maximum longevity: 18 years

diploid chromosome number: 52 [1, 3] – which is unique to holarctic wild sheep; North American sheep: 54; Argali: 56 [1]


Young Kamchatka Snow Sheep ram (O. n. nivicola). Note the uniform brown pelage color. Photo taken at South Kamchatka Regional Park by Igor Shpilenok –


The pelage color of Snow Sheep seems to be subject to a seasonal shift: Usually coats are darkest immediately after summer. In the course of the severe and long winter months the hair color becomes progressively lighter. Towards spring, after molt, the short-haired coats show a whitish-gray. Otherwise the pelage color appears to be also conditioned by the age of the animal and by habitat. [1]

white on head: forehead, space between horns, occiput (back of head) [3], muzzle

nose bridge: a transverse band across the nose can be either dark [3] or whitish [1]

other possible white areas: back of limbs [1], groin, axillae (armpit) [3], belly (but maybe not in all subspecies) [1]

dark line along spine: visible [3] – also in winter?

rump patch: clearly defined below the base of tail [3] – in winter and summer.

The only convincing detailed description – with distinguishing between winter and summer coat – has been made for the Kamchatka Snow Sheep and is reproduced here further down.


Yakut Snow Sheep ewe (O. n. lydekkeri). Note the light colored areas in the face and a very faint nose bridge. Photo taken at the coast of the Okhotsk Sea, 250 km east of Magadan by Alexandre Andreev


Kamchatka Snow Sheep ewe (O. n. nivicola). Note the white belly. There are also descriptions and photos showing Kamchatka Snow Sheep with brown bellies. Photo taken at South Kamchatka Regional Park by Igor Shpilenok –


Two young male Kamchatka Snow Sheep (O. n. nivicola) in winter (left) and summer coat. Note the light brown winter pelage with heavy and shaggy hair and the legs with a rufous front side. Summer coat uniformly colored, predominantly dark brown. Photo on the left: Wolfgang Dreier; photo on the right: Igor Shpilenok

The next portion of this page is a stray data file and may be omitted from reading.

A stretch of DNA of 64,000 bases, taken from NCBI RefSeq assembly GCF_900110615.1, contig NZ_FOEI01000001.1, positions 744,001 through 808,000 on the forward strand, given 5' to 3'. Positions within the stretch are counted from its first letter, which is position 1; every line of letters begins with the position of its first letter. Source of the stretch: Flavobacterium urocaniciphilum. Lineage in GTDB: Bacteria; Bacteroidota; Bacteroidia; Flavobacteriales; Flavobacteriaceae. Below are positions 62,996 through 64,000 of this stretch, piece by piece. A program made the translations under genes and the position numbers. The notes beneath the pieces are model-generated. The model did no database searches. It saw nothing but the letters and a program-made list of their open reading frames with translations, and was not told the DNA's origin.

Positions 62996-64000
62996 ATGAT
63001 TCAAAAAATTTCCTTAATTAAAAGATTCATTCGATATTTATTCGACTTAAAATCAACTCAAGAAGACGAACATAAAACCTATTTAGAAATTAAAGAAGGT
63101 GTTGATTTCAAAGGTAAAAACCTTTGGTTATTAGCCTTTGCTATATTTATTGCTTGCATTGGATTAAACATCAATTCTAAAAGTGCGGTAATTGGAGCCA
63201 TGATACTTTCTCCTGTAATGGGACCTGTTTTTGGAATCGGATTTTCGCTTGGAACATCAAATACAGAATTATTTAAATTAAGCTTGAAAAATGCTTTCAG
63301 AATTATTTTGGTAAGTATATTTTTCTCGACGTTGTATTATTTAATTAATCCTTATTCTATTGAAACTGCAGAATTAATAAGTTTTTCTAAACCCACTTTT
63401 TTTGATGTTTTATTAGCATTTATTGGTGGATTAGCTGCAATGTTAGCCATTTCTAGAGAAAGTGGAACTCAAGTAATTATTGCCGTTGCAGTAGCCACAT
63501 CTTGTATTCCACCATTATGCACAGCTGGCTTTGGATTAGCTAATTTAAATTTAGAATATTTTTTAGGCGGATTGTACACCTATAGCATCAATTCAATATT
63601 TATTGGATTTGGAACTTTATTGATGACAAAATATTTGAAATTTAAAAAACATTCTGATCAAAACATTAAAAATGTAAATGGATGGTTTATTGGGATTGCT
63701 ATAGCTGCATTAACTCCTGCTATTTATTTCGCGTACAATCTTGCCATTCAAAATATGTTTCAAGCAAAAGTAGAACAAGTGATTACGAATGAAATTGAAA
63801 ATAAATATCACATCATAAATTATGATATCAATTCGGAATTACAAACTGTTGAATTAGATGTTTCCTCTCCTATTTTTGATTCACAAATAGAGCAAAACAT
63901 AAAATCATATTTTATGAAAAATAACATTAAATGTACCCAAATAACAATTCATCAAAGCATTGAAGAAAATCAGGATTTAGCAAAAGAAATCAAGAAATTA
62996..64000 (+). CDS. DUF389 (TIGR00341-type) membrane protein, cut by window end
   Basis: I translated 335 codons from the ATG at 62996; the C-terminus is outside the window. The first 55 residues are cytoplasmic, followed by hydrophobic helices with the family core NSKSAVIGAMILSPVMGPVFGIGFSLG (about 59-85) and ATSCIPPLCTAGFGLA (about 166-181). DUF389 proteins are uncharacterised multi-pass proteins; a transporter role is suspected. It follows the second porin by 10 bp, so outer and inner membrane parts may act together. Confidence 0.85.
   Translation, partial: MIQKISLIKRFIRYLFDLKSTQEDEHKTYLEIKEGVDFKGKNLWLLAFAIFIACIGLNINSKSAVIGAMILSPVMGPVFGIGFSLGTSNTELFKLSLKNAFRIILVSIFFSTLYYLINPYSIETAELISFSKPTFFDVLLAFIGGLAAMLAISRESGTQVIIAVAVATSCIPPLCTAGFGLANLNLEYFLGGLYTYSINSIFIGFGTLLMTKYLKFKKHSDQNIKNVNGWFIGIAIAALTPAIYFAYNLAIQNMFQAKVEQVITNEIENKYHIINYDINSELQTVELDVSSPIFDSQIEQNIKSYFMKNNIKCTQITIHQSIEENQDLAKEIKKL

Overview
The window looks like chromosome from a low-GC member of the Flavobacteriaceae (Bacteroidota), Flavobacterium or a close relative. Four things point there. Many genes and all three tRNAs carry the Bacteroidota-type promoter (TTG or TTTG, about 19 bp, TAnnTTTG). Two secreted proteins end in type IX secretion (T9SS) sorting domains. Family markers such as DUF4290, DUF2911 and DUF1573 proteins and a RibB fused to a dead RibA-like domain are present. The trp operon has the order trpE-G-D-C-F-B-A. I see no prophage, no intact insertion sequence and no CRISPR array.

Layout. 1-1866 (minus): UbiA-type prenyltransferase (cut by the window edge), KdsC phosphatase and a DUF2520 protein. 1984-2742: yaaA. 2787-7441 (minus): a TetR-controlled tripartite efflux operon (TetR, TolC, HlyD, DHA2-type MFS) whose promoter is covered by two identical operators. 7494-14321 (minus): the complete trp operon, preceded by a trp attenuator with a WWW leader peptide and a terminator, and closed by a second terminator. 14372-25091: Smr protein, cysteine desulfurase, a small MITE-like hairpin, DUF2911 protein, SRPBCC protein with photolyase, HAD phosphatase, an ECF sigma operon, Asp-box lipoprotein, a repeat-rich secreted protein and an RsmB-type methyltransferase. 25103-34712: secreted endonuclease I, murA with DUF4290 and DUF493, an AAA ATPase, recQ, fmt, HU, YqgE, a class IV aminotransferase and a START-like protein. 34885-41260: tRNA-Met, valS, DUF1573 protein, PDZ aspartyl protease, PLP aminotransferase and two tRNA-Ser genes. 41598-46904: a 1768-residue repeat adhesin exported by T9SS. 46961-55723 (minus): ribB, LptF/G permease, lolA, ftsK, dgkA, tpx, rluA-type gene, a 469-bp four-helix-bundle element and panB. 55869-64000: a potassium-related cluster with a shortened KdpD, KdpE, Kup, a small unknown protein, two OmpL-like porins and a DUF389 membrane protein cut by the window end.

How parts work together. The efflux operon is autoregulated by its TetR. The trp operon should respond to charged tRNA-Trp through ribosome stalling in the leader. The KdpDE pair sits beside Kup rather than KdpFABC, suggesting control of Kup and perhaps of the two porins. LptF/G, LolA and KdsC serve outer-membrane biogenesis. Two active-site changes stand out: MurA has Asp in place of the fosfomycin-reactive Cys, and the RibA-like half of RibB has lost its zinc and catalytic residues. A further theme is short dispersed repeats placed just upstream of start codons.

Yakut Snow Sheep rams (O. n. lydekkeri) in spring. Note the short-haired coats showing whitish-gray between molting winter hair. Photo taken at the coast of the Okhotsk Sea, 250 km east of Magadan by Alexandre Andreev


Horns are homonymous, smooth and keeled prominently on the outer edges. The cross section is roundish, as compared to the triangular form found in argali. Horn color varies from light amber to dark brown. Snow sheep horns are on average shorter and of smaller circumference at the bases than those of comparable North American forms. Horn lengths in excess of 101,6 cm are rare. The longest horn recorded (from Kamchatka) measured 111,8 cm. The median base circumference over all snow sheep races is 34,4 cm. The Kamchatka race has, on average, the largest base circumference. For comparison: The largest recorded horn dimensions of Dall’s and Stone’s Sheep reach 124 cm and 130 cm respectively; circumferences in excess of 38 cm have been frequently recorded. [1]

Similar species

The Snow Sheep is related to Dall Sheep (O. dalli) and Bighorn Sheep (O. canadensis) from North America, but they form a strongly distinct species. To take just two differences: The scull of Snow Sheep is significantly wider in the orbits, compared to the two North American species. And unlike the North American species the white rump-patch in Snow Sheep does not extend onto the back above the base of the tail. In contrast to Argalis, Snow Sheep have short limbs [4], which is said to be an adaption to precipitous rather than rolling or plateau habitats.


Backside of Snow Sheep (left) and Rocky Mountains Bighorn Sheep (O. canadensis). Note: The white rump patch in Snow Sheep does not extend onto the back above the base of the tail as in the Bighorns. Photo on the left taken at the Okhotsk coast, 250 km east of Magadan by Alexandre Andreev; photo on the right taken at Jasper National Park, Canada


Snow Sheep are found in or near steep terrain. They occur at elevations from sea level to over 1800 m in different habitats ranging from marine coastal escarpments (just up to 300 m above sea level), precipitous terrain in river valleys, tundra, boreal forests (with scattered larch trees (Larix spp.) and tall shrubs) and within rather low mountain ranges. Winter temperatures within the distribution range can be as low as -60°C. (1, 3)


Four Kamchatka Snow Sheep (O. n. nivicola) climbing a coastal cliff at South Kamchatka Regional Park. Photo: Igor Shpilenok –


Snow Sheep on the beach. Photo taken at the Okhotsk coast, 250 km east of Magadan by Alexandre Andreev

Mortality / Predators

Heavy snows and icy conditions can result in heavy mortalities during winter because Snow Sheep are then unable to obtain forage. (1, 3) This affects the survival rates of all age classes, but especially lambs and yearlings. The conditions are less severe for snow sheep with access to feeding grounds in boreal forest belts, like the Putorana Plateau or the Stanovoy Mountains on the southeastern fringes of the lydekkeri distribution range. [1]